Erdoğan Discovers Personality Doesn’t Trump Geopolitics

President Recep Tayyip Erdoğan of Turkey speaks with his Ukrainian counterpart, Petro Poroshenko, in Kiev, March 20, 2015
President Recep Tayyip Erdoğan of Turkey speaks with his Ukrainian counterpart, Petro Poroshenko, in Kiev, March 20, 2015 (Press Service of the President of Ukraine/Palinchak Mikhail)

Turkey still hopes the United States might reconsider their support for Kurdish rebels in Syria, but it doesn’t look like Donald Trump will change this policy from his predecessor, Barack Obama.

If anything, the new president has doubled down, approving the delivery of more arms to Kurds who do battle with the self-proclaimed Islamic State. Read more

Why Russian Resets Keep Failing

Presidents Dmitri Medvedev of Russia, Vaclav Klaus of the Czech Republic and Barack Obama of the United States share a toast, Prague, April 8, 2010
Presidents Dmitri Medvedev of Russia, Vaclav Klaus of the Czech Republic and Barack Obama of the United States share a toast, Prague, April 8, 2010 (White House/Pete Souza)

In short, if it wasn’t one thing, it would have been another.

It didn’t have to have to be a gas attack. It could have been a stray Russian shell in some Ukrainian city, a dead exiled opposition leader on the streets of a Western capital city, a major hacking attack against a critical American target, a crucial NATO ally “flipped” by a Russian disinformation campaign or a released set of Trump e-mails.

It could have been Donald Trump waking up one day to realize the Russians aren’t interested in destroying the Islamic State so long as IS distracts the Americans and grinds down anti-Assad rebels.

It could have been when Trump tried to rally Moscow to support a new round of sanctions or military threats against North Korea.

Perhaps Trump’s bromance might have ended with a shooting incident over Finnish skies or maybe he’d have changed his mind if Russian troops showed up in Libya to prop up Moscow’s increasingly favorited local strongman, Khalifa Haftar.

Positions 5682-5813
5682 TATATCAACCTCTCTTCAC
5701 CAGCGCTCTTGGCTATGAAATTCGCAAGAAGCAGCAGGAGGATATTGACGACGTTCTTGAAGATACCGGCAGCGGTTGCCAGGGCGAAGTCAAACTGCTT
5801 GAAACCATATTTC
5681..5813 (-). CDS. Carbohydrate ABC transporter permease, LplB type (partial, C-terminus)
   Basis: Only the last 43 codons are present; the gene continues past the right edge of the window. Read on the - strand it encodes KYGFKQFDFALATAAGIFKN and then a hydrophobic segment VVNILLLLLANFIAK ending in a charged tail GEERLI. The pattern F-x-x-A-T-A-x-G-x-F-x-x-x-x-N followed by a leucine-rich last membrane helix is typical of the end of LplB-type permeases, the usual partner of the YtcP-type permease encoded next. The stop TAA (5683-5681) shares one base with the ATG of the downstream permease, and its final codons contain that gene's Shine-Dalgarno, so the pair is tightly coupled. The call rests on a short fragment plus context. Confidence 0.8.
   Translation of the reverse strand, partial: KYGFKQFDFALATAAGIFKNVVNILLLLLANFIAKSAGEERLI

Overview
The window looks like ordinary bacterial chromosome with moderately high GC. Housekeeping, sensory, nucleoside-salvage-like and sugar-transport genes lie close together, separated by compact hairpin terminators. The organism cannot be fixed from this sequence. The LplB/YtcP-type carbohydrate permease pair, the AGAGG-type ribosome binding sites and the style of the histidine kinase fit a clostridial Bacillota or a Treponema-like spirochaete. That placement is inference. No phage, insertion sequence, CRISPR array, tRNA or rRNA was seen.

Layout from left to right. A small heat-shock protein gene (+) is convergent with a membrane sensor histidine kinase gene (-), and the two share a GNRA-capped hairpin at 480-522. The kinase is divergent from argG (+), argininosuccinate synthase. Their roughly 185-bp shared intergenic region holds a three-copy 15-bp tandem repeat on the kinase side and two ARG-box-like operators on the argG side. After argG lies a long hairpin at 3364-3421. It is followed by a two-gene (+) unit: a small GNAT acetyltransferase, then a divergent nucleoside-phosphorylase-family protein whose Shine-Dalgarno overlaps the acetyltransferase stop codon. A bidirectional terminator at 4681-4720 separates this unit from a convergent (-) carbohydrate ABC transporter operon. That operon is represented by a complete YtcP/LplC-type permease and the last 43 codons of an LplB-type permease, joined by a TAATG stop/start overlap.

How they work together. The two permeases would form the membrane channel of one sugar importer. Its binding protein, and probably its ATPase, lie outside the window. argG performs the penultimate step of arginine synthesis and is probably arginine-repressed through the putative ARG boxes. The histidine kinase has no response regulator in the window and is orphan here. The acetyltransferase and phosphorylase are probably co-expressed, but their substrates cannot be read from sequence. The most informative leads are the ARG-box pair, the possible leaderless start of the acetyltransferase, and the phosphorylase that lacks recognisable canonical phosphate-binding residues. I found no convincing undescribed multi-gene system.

The fact is, on a long enough timeline, he would have changed his mind or faced an all-out revolt from his cabinet, his generals and his party. Read more

Donald Trump Is Now a Real American President

King Abdullah II of Jordan and American president Donald Trump prepare to deliver a news conference outside the White House in Washington DC, April 5
King Abdullah II of Jordan and American president Donald Trump prepare to deliver a news conference outside the White House in Washington DC, April 5 (White House/Shealah Craighead)

“Real” is not the same as “good”. “Real” means he is finally coming to understand America as a geopolitical entity. Read more

Brexit Is an Opportunity to Take Back Control — For Spain

The Rock of Gibraltar, April 6, 2016
The Rock of Gibraltar, April 6, 2016 (Scott Wylie)

When Brexiteers argued leaving the European Union would be a chance to “take back control”, they presumably didn’t mean for Spain. But it is thinking just that.

Now that the United Kingdom has formally triggered its exit from the bloc, the Spaniards smell an opportunity to take back control of a territory they lost to Britain over 300 years ago: Gibraltar. Read more

How Climate Change Will Be the Biggest Geopolitical Crisis of the Century

French troops in Mali, May 2013
French troops in Mali, May 2013 (EMA/Ministère de la Défense)

America is out of the environmental protection businesses; so says the haughty God-Emperor Donald Trump, whose word is apparently law.

Too bad even god-emperors cannot change facts. Too bad, especially, for the billions who are almost certain to be disrupted, displaced and decimated by the looming geopolitical effects of climate change.

That basic truth is denied heartily by many who have incentive to play games for short-term gain. These are old-school industrial concerns, for whom environmental regulation hammers a bottom line; alt-right, alt-truthers, for whom simple science is a threat to their incoherent worldview; and shattered working classes, seeking a simple scapegoat for the complicated story of their economic dissolution and disenfranchisement. Read more

For Europe, China Has Become the Lesser of Evils

Night falls in Beijing, China, September 12, 2012
Night falls in Beijing, China, September 12, 2012 (Jens Schott Knudsen)

Donald Trump’s disinterest in the transatlantic alliance, and Vladimir Putin’s attempts to undermine it, have left Europe with little choice but to turn the world’s fourth center of power: China.

The two aren’t natural allies. The EU has long irked the Chinese with its lectures on democracy and human rights. The EU insists on dealing through multilateral institutions when China would prefer to throw its weight around in bilateral talks.

But the world’s second and third economies are condemned to work together in the era of “America First”. Read more

There Are Reason to Be Cautious About Breaking Up Bosnia

Map of Bosnia and Herzegovina
Map of Bosnia and Herzegovina (Pixabay/Stefano Ferrario)

Daniel Berman, who occasionally writes for the Atlantic Sentinel, poses an interesting question at his blog, The Restless Realist: Why not break up Bosnia?

The current situation seems untenable. Bosnia is divided in two: an autonomous Republika Srpska for the (mostly Orthodox Christian) ethnic Serbs and the Federation of Bosnia and Herzegovina for the (Muslim) Bosniaks and (Catholic) Bosnian Croats.

The federation is itself divided into ten autonomous cantons, five of which are Bosniak-ruled, three Croat and two mixed. Read more